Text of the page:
She stole the very beauty from the earth. He would try to continue to find it, but on the long drive through the canyon that morning, one that he never felt compelled to rush and instead enjoyed reveling in the less-touched pieces of land beyond the city, he could only speed, passing each car and feeling disgusted by the perfect trails of clouds, trails he would often look at as threads of heaven spun over the earth, feeling today that they looked instead like claw marks made by the hand of his own ache, raked across the face of God. The bright plumage of the Aspen forests and the rivers normally so blue as to inspire thirst had all appeared ashen in those first glinting hours of the day’s summer sunlight, and all the colors of the world, he knew, had departed with her, tucked into her rucksack like pieces of gear, the tools she would use to impart her own exquisiteness upon the peaks.

Her grace as her art, every poem ever scrawled by a man feeling diminished by the stars was brought with her to be hung tastefully like decorations, to adorn and alight the sky over whatever mountain it was she was summiting that season. She would do exactly that with his letters, he knew, translating feeling back into fire, knowing the uselessness of every word whispered without echo between sheets, breaking down his maudlin cries into the raw materials of constellations, something that could actually keep her warm and guide her way.

And so he would always write, always with pen in hand, at his desk like a chemist’s bench, toying with carbons in test tubes of vellum and cheap envelope beakers, chemical reactions of reverence and ink to be flown to her and used as fuel for the fires she would burn in the very night. No, then, he supposed – perhaps she did not steal the earth’s beauty, but perhaps it was gifted to her by the very sentiment of man, because all she was capable of doing with it was more than any meager poet was ever able. Words were never warm until kindling in her hands.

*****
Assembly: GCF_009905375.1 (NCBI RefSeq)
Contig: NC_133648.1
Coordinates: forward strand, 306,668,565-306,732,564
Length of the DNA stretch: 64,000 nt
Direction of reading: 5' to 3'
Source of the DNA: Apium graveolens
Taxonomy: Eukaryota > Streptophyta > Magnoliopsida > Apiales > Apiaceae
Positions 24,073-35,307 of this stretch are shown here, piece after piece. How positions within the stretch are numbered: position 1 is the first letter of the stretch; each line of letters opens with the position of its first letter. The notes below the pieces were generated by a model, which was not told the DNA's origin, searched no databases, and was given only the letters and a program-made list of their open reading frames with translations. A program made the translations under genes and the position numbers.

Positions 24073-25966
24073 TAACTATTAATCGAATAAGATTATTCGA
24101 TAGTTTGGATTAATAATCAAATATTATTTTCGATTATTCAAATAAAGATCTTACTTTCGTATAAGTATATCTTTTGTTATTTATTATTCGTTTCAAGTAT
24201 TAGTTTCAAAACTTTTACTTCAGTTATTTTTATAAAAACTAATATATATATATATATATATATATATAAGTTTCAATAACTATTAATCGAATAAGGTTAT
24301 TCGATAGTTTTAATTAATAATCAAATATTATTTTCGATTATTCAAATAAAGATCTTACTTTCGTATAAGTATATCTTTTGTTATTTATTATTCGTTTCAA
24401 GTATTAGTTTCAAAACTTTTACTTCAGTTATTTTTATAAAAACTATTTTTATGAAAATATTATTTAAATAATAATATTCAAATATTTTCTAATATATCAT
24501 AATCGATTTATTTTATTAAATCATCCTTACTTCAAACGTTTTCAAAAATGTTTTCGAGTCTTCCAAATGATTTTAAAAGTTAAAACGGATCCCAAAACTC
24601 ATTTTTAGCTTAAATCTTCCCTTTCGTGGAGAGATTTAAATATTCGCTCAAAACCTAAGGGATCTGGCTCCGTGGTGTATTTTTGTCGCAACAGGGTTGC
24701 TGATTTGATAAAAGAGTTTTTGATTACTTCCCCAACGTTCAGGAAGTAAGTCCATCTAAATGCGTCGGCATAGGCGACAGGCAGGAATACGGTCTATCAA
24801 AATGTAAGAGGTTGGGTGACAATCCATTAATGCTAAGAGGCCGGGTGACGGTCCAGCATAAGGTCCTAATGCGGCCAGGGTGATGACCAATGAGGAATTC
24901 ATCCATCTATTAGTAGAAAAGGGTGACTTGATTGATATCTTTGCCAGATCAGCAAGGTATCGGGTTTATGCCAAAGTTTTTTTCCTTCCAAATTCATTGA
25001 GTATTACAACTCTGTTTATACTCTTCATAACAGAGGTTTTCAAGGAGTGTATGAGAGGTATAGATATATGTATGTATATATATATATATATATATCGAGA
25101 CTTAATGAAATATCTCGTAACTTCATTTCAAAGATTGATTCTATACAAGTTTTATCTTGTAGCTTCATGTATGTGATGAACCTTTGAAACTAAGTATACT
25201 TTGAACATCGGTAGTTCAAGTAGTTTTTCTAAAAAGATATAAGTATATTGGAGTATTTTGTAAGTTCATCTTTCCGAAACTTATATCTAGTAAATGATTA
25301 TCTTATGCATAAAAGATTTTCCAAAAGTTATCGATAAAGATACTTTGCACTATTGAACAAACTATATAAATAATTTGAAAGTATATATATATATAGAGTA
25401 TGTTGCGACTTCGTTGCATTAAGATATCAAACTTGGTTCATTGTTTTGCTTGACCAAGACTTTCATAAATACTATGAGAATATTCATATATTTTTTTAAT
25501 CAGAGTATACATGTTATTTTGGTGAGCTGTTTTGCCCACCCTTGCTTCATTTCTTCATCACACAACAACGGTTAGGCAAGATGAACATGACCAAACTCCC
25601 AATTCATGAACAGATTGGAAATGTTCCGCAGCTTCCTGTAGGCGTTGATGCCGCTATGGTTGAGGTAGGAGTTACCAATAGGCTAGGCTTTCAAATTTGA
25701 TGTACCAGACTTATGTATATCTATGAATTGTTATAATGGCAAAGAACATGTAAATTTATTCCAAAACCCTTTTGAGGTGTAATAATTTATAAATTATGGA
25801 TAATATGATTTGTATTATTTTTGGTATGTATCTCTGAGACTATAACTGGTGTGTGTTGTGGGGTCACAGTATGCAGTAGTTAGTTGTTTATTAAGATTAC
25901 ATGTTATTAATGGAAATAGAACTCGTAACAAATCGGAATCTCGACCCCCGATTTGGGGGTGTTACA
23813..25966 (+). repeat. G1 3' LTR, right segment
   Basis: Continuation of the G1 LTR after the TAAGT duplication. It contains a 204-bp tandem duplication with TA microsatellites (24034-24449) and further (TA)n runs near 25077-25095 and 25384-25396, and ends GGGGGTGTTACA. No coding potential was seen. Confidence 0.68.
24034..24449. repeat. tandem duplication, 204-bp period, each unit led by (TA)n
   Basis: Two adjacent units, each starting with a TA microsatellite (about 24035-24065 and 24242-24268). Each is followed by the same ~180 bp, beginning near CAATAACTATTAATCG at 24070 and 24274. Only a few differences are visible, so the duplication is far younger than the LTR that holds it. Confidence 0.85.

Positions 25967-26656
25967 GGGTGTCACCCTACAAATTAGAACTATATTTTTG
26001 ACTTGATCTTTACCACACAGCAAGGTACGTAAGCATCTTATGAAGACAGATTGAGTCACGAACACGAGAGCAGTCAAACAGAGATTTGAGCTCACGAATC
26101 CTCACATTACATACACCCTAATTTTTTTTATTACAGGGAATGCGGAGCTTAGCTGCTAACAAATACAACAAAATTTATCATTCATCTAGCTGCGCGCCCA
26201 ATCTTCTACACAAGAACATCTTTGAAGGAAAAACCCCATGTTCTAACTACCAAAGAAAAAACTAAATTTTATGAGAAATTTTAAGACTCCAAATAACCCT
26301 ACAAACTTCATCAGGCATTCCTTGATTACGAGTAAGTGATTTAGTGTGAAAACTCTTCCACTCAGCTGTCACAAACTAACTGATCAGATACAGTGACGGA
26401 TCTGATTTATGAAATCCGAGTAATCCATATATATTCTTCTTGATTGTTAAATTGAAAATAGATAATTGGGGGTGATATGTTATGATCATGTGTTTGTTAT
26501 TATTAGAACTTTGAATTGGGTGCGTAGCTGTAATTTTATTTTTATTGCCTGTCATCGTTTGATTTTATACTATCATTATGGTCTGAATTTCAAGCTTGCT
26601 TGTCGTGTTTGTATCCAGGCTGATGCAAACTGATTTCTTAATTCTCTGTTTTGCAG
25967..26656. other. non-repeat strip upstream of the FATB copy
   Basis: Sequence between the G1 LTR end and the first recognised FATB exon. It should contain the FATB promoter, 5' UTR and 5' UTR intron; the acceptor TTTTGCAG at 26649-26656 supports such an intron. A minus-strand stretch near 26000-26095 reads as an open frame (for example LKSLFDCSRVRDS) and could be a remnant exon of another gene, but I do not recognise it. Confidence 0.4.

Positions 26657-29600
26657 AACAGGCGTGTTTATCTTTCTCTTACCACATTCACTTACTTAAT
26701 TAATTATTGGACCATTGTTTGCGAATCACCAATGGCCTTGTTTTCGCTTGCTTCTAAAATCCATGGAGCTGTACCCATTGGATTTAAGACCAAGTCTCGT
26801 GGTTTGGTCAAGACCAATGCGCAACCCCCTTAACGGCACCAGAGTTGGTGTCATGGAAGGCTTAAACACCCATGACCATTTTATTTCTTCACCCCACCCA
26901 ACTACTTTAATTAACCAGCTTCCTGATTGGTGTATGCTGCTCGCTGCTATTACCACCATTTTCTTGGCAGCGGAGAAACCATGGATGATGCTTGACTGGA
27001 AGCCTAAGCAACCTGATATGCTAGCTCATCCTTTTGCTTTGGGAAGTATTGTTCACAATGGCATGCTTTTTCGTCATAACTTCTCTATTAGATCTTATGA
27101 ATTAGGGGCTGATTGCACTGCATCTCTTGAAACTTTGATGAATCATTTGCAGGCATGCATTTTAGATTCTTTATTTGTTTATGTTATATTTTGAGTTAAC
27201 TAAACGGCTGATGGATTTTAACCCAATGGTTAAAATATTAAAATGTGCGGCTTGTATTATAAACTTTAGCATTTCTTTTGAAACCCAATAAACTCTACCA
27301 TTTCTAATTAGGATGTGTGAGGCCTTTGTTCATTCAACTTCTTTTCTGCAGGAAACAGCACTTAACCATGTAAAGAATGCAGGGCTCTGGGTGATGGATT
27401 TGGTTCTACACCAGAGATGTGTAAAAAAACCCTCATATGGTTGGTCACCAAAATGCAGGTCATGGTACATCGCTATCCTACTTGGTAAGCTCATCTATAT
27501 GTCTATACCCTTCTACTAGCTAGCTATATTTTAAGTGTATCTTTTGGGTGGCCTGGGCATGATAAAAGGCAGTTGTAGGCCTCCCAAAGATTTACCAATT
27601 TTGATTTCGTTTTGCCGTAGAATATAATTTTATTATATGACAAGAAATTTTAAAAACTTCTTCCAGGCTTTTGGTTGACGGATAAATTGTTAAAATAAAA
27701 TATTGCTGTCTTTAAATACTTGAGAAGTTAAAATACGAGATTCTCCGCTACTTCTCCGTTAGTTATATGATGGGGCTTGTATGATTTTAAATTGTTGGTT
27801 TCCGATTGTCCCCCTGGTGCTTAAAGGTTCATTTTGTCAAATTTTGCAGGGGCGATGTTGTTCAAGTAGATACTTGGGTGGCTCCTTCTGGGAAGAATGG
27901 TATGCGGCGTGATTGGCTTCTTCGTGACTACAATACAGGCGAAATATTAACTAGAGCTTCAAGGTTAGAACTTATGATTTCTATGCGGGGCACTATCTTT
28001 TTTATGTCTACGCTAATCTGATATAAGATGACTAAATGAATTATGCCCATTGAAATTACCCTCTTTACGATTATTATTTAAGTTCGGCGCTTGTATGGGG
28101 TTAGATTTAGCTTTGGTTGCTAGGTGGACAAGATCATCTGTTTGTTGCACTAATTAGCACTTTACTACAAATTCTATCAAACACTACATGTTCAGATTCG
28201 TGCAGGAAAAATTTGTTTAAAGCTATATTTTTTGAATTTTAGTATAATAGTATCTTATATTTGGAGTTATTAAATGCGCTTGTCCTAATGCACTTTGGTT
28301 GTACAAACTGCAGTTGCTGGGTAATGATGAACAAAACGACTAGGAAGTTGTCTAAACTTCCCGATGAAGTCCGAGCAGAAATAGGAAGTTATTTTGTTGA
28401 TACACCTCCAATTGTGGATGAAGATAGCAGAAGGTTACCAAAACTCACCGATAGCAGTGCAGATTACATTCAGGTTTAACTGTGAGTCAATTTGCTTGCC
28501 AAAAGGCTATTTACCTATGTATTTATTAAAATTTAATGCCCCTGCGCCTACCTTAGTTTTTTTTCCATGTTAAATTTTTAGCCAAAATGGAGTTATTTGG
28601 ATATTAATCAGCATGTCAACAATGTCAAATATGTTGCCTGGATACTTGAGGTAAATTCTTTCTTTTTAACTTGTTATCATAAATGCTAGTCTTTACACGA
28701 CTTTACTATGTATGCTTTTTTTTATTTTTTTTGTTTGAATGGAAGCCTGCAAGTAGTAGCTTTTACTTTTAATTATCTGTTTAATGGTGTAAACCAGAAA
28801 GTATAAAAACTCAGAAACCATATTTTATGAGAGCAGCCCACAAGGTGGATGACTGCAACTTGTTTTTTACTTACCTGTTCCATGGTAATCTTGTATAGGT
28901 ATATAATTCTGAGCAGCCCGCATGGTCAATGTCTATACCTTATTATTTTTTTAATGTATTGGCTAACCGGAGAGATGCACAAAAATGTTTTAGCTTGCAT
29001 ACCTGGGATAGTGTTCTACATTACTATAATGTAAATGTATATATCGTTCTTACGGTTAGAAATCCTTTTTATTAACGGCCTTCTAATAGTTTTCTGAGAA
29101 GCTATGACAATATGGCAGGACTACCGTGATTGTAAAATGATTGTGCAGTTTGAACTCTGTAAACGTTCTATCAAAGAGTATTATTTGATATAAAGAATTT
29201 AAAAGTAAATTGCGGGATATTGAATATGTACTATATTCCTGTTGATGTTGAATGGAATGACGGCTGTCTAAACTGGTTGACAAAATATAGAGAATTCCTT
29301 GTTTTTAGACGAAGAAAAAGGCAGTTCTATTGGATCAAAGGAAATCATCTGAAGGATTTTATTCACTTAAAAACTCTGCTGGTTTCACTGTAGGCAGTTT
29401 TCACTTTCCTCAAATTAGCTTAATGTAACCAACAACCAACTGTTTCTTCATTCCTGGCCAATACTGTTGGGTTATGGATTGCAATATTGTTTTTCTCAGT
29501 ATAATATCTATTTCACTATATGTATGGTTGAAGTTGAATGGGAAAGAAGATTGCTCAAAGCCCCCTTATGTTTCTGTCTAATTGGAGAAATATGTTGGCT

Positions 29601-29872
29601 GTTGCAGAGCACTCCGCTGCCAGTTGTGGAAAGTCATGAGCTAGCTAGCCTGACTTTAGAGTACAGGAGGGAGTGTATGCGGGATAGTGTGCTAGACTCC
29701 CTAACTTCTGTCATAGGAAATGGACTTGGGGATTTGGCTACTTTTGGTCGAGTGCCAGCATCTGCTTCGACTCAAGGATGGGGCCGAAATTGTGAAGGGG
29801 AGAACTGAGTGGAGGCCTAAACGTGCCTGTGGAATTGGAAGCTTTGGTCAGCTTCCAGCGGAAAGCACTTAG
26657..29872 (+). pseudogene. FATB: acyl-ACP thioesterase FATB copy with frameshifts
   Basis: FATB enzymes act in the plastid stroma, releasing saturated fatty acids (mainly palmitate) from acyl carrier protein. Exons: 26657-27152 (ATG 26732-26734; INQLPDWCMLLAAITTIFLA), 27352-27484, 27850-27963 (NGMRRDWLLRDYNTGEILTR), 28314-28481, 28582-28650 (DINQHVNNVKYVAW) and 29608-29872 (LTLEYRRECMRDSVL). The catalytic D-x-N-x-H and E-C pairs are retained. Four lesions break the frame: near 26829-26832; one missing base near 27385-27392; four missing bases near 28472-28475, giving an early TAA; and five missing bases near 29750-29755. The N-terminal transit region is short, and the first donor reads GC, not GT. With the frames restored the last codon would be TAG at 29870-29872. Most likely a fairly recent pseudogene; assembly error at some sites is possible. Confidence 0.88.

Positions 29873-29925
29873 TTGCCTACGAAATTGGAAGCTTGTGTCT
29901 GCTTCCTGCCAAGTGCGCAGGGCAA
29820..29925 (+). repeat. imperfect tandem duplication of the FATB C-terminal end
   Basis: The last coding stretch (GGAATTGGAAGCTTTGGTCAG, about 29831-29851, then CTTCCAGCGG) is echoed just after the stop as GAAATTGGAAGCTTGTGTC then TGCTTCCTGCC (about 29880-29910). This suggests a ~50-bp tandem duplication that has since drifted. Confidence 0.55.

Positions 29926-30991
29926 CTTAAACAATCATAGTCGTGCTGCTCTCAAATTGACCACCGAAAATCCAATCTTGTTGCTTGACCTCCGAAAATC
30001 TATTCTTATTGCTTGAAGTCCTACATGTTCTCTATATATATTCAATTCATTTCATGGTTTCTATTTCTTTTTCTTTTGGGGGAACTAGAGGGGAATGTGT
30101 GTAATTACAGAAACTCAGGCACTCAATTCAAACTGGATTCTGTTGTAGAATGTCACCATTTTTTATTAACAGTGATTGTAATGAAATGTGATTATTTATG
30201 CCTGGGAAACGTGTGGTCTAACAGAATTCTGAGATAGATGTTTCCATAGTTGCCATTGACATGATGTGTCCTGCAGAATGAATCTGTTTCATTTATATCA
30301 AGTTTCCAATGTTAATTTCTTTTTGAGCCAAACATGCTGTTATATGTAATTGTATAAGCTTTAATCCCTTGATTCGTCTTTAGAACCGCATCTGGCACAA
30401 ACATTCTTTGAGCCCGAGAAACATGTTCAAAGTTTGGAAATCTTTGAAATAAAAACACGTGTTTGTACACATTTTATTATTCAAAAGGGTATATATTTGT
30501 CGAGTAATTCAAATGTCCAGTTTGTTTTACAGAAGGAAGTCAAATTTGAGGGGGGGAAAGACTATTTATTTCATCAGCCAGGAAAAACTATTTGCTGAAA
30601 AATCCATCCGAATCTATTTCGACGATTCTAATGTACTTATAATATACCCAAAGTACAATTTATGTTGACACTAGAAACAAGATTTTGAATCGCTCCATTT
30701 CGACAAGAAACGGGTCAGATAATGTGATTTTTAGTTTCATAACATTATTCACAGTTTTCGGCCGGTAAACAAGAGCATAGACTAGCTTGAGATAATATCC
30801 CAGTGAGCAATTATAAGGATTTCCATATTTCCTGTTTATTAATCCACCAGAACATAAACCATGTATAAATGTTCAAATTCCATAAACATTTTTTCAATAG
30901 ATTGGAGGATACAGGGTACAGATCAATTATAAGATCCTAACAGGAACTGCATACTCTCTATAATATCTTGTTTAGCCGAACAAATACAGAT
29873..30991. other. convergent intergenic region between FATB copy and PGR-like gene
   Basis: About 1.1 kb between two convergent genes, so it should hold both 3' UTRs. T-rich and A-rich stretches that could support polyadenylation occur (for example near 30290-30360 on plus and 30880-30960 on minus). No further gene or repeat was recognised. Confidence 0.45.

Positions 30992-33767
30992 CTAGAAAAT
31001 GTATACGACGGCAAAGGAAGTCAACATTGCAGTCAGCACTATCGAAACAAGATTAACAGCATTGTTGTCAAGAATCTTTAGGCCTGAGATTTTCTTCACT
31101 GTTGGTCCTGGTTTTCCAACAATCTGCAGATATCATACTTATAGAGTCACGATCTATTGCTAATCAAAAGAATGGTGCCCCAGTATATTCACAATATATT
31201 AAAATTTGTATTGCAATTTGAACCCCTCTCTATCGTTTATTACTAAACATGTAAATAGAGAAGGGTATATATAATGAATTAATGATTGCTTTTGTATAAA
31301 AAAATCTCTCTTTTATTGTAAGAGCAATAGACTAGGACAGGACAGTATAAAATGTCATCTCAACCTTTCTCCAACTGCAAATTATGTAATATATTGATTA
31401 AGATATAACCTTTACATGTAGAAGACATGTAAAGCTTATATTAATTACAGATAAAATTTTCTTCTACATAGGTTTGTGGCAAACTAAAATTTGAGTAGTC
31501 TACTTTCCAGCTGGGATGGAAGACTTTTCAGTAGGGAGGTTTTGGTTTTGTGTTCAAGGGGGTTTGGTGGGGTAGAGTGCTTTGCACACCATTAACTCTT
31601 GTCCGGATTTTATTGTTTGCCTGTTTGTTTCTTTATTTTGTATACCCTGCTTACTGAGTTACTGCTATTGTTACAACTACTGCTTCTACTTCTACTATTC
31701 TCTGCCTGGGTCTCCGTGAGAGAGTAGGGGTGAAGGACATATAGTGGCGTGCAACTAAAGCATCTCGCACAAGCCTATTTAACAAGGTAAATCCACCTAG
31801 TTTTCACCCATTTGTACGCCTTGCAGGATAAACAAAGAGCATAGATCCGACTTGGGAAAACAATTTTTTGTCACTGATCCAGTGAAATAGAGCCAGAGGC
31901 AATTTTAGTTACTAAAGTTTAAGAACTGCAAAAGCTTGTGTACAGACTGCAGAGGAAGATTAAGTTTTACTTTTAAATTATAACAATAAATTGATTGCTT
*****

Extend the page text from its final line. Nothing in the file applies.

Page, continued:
And the next day, when she must have been already across state lines, his alarm went off and the chill beyond his blanket as he reached to place a finger on its lips told him it was autumn.

Andrew Tristan Lenec grew up at the foot of one of the East Coast’s most popular climbing destinations, and has still never touched any rock there. He enrolled at the New School University in Manhattan to study Creative Writing before leaving the city and moving to Hawaii, where he eventually received a degree in Music and was discovered by climbing. After spending time in Australia and the Pacific, Andrew moved to Boulder to pursue the sport and in a futile attempt to sate his wanderlust. He is currently an Instructor at ABC Kids Climbing and, when not working with children, can usually be found in one of the city’s many parks with his nose as far in a Kindle as one’s nose can be, because actual printed books are unfortunately too heavy and cumbersome to travel around with constantly.